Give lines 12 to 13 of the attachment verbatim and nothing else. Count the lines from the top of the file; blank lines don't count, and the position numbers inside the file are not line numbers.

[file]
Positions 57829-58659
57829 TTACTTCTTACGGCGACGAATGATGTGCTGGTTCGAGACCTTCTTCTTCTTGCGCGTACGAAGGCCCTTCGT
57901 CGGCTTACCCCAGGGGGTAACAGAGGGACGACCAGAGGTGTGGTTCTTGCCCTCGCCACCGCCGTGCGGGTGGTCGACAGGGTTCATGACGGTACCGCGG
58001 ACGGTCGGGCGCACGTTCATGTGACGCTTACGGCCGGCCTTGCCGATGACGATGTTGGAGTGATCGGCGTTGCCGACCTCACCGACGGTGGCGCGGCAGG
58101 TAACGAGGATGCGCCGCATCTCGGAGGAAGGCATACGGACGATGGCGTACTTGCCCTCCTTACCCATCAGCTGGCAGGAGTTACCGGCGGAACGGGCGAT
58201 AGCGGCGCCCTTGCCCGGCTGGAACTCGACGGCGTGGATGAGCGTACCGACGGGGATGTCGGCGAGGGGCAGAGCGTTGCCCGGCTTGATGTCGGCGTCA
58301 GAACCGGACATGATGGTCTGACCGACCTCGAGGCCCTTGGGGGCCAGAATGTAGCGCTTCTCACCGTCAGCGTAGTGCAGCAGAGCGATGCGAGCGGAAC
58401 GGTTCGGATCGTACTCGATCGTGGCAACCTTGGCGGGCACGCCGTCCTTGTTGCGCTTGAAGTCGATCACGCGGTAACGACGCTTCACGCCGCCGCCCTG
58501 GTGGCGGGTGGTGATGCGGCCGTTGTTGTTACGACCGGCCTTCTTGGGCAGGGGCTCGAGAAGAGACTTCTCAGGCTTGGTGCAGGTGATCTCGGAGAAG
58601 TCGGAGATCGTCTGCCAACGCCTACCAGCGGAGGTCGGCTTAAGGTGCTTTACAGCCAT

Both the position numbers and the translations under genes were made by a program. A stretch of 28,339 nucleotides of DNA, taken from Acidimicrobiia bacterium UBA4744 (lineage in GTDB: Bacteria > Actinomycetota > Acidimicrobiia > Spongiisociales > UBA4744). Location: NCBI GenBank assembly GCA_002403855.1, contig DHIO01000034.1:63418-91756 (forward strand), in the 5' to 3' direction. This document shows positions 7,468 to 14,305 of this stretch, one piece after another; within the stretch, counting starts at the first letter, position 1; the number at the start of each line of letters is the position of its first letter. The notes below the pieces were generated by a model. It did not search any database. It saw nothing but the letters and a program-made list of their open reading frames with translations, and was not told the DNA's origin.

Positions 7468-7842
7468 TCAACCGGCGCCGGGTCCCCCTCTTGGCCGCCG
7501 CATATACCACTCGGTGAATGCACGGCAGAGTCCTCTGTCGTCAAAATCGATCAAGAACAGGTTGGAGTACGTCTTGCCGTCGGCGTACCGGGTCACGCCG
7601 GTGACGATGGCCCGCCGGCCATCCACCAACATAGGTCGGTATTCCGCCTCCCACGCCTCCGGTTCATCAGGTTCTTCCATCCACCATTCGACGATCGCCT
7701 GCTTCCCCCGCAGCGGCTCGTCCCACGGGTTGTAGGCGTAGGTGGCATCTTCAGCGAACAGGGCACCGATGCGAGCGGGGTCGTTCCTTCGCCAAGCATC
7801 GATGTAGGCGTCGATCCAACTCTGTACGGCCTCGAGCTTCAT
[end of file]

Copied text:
Positions 7468-7842
7468 TCAACCGGCGCCGGGTCCCCCTCTTGGCCGCCG